Depending on the vehicle layouts and individual liking, you can fix Phoenix (HS-1500) to the walls or set it up on the grounds using removable feet. Either way, the installation should take just several moments and there is no need for special tools. 

In use, the LED display, touch control interface and a remote control allow for easy monitoring and temperature adjustments from afar. 

In terms of post-purchase support, Phoenix (HS-1500) of Heat Storm comes with a one-year warranty that covers defects.

I’ve been fooling around with several different types of space heaters for my RV to save on the expense of propane and none of them were able to keep up with the demand in colder weather. Additionally it’s difficult to find a heater with a built in thermostat. Well this one has it all. It is efficient. It keeps us very warm and it regulates beautifully. This far I am more than satisfied. I’ve only used it on one trip but do use it regularly as I keep the camper heated Year round. If anything changes I will update but as for now this is the best heater ive used so far and the list is long and expensive of the ones I have tried prior to the Heat Storm.
BTW I bought 2. One for the living room and one for the bedroom.

Shared by rick b

Pros:

  • Noiseless 
  • Instantaneous installation 
  • Light and compact 

Cons:

  • People complaint receiving units with loosed parts 
  • Output fluctuates now and then 

4. GiveBest Portable Electric Space Heater

Portable Electric Space Heater 1500W/750W
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Specifications And Features:

  • Capacity: 5,100 BTU
  • Dimensions: 4.5 x 6.3 x 8.3 Inches 
  • Weight: 3.1 Pounds 
  • PTC ceramic
  • High-speed fan
  • Two-pronged plug 

Why We Love It:

Created with portability in mind, the small and lightweight GiveBest HTBT0910 could be relocated to anywhere in your rig in a matter of seconds, partly thanks to the handy inclusion of a long power cord. Equipped with a two-pronged plug, this GiveBest space heater is compatible with almost any outlets on recreational vehicles. Coupling with its safety features, the GiveBest HTBT0910 model with thermostat is highly sought after by no-nonsense RVers who want a straightforward heater in a hurry. 

As the GiveBest heater employs a combination of first-class PTC ceramic and high-speed fan, it’s capable of heating up to two hundred square feet in a flash. Compared to typical heaters for RV, HTBT0910 is quiet and highly energy efficient.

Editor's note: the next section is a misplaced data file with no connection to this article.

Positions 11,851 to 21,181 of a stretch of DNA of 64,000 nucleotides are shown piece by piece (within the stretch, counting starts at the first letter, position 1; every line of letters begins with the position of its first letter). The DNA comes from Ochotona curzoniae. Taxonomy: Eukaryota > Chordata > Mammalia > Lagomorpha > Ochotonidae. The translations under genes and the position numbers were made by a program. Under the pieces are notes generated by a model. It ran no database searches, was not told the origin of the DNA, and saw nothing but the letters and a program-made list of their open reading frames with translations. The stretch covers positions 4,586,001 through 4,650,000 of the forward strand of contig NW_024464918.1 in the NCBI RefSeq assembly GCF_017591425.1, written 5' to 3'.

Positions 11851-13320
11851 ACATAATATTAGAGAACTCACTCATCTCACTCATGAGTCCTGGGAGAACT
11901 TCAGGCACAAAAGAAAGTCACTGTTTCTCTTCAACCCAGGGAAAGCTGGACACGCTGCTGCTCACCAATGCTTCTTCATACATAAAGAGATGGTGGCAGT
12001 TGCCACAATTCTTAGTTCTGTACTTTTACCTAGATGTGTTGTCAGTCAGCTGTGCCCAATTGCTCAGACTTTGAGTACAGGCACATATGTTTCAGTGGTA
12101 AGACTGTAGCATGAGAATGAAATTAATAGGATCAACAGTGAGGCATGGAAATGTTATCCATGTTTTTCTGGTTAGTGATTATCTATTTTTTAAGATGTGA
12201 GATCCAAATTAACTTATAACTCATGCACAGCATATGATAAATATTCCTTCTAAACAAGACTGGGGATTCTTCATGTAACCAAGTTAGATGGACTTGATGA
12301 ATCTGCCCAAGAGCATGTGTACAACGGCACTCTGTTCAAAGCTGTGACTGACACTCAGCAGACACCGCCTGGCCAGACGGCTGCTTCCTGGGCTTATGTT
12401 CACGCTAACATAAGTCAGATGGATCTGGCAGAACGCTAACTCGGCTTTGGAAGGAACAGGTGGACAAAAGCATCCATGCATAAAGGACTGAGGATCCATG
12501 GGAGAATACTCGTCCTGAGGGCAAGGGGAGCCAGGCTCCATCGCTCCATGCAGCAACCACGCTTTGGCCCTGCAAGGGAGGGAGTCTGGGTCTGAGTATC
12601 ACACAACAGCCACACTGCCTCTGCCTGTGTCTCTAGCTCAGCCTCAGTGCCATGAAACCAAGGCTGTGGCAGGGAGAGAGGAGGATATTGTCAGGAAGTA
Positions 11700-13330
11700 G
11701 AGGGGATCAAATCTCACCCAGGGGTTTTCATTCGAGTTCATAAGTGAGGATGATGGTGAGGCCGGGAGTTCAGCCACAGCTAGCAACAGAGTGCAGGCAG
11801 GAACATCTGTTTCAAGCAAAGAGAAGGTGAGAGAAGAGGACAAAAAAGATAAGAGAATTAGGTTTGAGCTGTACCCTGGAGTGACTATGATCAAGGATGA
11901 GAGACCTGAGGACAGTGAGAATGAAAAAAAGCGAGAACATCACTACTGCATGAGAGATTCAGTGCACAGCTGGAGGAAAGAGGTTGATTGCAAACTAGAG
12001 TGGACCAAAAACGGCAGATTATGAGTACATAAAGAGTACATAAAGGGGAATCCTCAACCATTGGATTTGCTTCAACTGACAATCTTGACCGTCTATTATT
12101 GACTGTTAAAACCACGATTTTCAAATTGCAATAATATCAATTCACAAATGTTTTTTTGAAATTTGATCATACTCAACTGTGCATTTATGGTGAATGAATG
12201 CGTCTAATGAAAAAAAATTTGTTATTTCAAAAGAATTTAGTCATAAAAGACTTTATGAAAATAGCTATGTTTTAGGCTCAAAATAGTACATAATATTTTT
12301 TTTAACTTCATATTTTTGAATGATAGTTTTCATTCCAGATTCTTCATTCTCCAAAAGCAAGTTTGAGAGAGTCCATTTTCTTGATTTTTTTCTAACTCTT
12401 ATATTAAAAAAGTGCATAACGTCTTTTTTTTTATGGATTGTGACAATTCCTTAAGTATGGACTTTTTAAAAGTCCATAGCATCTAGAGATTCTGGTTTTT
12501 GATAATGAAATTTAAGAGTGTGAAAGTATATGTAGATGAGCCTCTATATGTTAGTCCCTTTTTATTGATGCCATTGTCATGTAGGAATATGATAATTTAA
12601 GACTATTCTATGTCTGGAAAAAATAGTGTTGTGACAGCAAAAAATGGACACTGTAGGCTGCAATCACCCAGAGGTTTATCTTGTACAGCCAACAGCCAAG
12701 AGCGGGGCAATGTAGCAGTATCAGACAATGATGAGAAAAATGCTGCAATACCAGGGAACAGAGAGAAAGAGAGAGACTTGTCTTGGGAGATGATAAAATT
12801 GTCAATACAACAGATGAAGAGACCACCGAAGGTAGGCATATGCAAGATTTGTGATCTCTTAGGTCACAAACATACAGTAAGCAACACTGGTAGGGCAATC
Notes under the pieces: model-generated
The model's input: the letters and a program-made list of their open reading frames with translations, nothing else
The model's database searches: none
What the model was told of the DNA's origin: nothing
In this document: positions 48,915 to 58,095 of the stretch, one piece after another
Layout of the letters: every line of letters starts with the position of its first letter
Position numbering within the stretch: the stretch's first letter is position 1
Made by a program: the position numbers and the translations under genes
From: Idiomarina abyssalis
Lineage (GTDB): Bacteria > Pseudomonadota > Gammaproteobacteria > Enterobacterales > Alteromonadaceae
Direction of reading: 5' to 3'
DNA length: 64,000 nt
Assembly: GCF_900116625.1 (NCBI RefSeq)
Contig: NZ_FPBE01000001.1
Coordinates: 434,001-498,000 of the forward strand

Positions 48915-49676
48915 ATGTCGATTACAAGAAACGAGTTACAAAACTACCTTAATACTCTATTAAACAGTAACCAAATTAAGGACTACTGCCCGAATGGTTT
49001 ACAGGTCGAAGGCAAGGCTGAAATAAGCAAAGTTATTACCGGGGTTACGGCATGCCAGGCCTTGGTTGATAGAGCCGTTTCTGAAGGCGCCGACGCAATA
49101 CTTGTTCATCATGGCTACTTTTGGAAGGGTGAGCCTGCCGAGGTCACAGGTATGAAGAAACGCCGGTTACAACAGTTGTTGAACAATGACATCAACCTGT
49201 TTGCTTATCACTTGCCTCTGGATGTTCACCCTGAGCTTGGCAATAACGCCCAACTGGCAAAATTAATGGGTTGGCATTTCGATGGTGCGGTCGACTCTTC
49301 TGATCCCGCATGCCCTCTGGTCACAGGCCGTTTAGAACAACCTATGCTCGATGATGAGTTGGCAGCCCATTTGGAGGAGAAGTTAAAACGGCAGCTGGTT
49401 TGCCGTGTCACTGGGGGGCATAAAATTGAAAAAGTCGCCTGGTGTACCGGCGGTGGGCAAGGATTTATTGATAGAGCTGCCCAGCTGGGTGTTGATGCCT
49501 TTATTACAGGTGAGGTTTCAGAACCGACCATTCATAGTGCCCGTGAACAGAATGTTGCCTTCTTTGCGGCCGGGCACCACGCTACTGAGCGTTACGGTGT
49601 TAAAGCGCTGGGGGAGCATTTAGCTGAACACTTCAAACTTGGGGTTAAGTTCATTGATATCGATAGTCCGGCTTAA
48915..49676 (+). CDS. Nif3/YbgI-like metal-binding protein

Regarding safety features, HTBT0910 is made from flame-retardant materials with virtually zero fire hazards. Furthermore, if it somehow tips over or overheats, the heater will auto-stop.

Pros:

  • Affordable 
  • Fast setup process 
  • Various temperature setting 

Cons:

  • Trip breakers on occasions 
  • Quality control still needs to be improved 

5. AmazonBasics Heater with Adjustable Thermostat

AmazonBasics 1500W Oscillating Ceramic Heater with Adjustable Thermostat
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Specifications And Features:

  • Capacity: 5,000 BTU
  • Dimensions: 7.5 x 6.3 x 10.0 Inches 
  • Weight: 3.5 Pounds 
  • Oscillating
  • Adjustable output 
  • LED indicator light

Why We Love It:

Being an oscillating model and come equipped with a quick-heating ceramic element and three output options, DQ1928-Y of AmazonBasics distributes heat equally and steadily throughout its surrounding space, providing for a comfortable increase in ambient temperature. In addition,  tip-over auto shut-off switch and overheat protection ensures a high level of safety. For those that seek a well-rounded heater for RV, AmazonBasics DQ1928-Y is unrivaled.

DQ1928-Y is light, slender and comes with a built-in carry handle for easy relocation into any corners in your rig. When DQ1928-Y is plugged in, its LED indicator light is going to light up to let you know it is ready.

Amazon sells its electric heater in black and silver, so you choose the version that matches the colour theme of your vehicle. Like many products from AmazonBasics, DQ1928-Y is backed with a one-year manufacturer warranty and easy free returns. 

Pros:

  • Competitive price 
  • Good warranty 
  • Circulation of heat is superb 

Cons:

  • A bit noisy
  • Users intermittently notice smell of burned plastic

6. Lasko MyHeat 100 Ceramic Heater

Lasko 100 MyHeat Personal Ceramic Heater, Compact, Black
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Specifications And Features:

  • Capacity: 682 BTU
  • Dimensions: 3.8 x 2.8 x 6.1 Inches 
  • Weight: 2.8 Pounds 
  • Fan-powered delivery
  • Optional colors 
  • ETL-listed

Why We Love It:

Want a small heater that you could set up and put away at short notice? You’ll like MyHeat 100 from Lasko. With a compact body, MyHeat 100 takes up minimal space so it sits nicely on desks and tables. Since its heating technology warms up individuals instead of the entire room, this Lasko heater is energy efficient and is ideal for boondocking and for campers who are conscious about long-term operational costs.

Coming fully-assembled, Lasko MyHeat 100 is ready to use the moment it leaves the packaging. With the use of self-regulating ceramic heating elements, the heater manages to remain cool to the touch, so you can pick up and move it around at any time without the risk of burns. While the blower fan is fairly powerful, it nonetheless works quietly so there’s no problem using it at night.